Updated clinical care guidance for spina bifida

A boy with spina bifida and a health care provider

People with spina bifida do not always receive the same health care. To solve this problem, the Spina Bifida AssociationExternal (SBA) has developed updated clinical guidance now available on the organization’s websiteExternal.

This updated guidance covers 25 areas of physical health, mental health, and general well-being for people with spina bifida, from birth to adulthood. These recommendations are based on recent scientific literature and clinical consensus or agreement of 80 clinicians from SBA’s Clinical Care Network who treat patients with spina bifida. The Clinical Care Network receives funding from CDC’s National Center on Birth Defects and Developmental Disabilities.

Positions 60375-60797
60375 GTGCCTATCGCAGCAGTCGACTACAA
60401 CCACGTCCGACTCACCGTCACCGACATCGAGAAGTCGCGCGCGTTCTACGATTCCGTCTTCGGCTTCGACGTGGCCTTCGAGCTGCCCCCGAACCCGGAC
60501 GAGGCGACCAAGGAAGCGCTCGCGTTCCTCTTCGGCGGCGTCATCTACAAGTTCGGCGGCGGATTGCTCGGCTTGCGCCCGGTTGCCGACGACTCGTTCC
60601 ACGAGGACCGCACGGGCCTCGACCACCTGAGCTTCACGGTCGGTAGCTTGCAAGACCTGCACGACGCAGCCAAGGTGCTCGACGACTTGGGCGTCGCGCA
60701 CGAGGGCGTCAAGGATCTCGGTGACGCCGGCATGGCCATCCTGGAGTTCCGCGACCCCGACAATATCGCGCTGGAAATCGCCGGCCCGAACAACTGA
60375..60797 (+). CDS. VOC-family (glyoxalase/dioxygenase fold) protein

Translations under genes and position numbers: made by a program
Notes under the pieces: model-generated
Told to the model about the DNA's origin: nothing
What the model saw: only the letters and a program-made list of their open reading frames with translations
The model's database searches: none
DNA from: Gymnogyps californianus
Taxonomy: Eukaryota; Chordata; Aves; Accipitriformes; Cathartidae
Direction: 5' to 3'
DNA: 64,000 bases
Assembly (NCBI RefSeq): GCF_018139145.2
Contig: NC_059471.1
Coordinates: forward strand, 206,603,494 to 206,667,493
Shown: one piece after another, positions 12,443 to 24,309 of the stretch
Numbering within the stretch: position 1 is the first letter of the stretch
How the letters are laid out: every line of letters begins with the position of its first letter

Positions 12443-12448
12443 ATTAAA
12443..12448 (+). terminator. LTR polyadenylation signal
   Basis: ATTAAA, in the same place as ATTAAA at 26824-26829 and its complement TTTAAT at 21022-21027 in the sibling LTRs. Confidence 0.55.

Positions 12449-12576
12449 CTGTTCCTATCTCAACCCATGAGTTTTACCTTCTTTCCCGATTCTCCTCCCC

The SBA will share this updated guidance with all clinicians who treat patients with spina bifida so that every patient has an opportunity to receive the same high-quality health care. These updated clinical care recommendations also serve as source of information for clinicians who may not be familiar with spina bifida.

About spina bifida

Spina bifida is a birth defect affecting the spine. Spina bifida occurs when a portion of the backbone, as well as the spinal cord beneath, do not form correctly during pregnancy. This typically results in damage to the spinal cord and nerves. Spina bifida can cause physical and intellectual disabilities that range from mild to severe. Each year about 1,500 babies are born with spina bifida in the United States.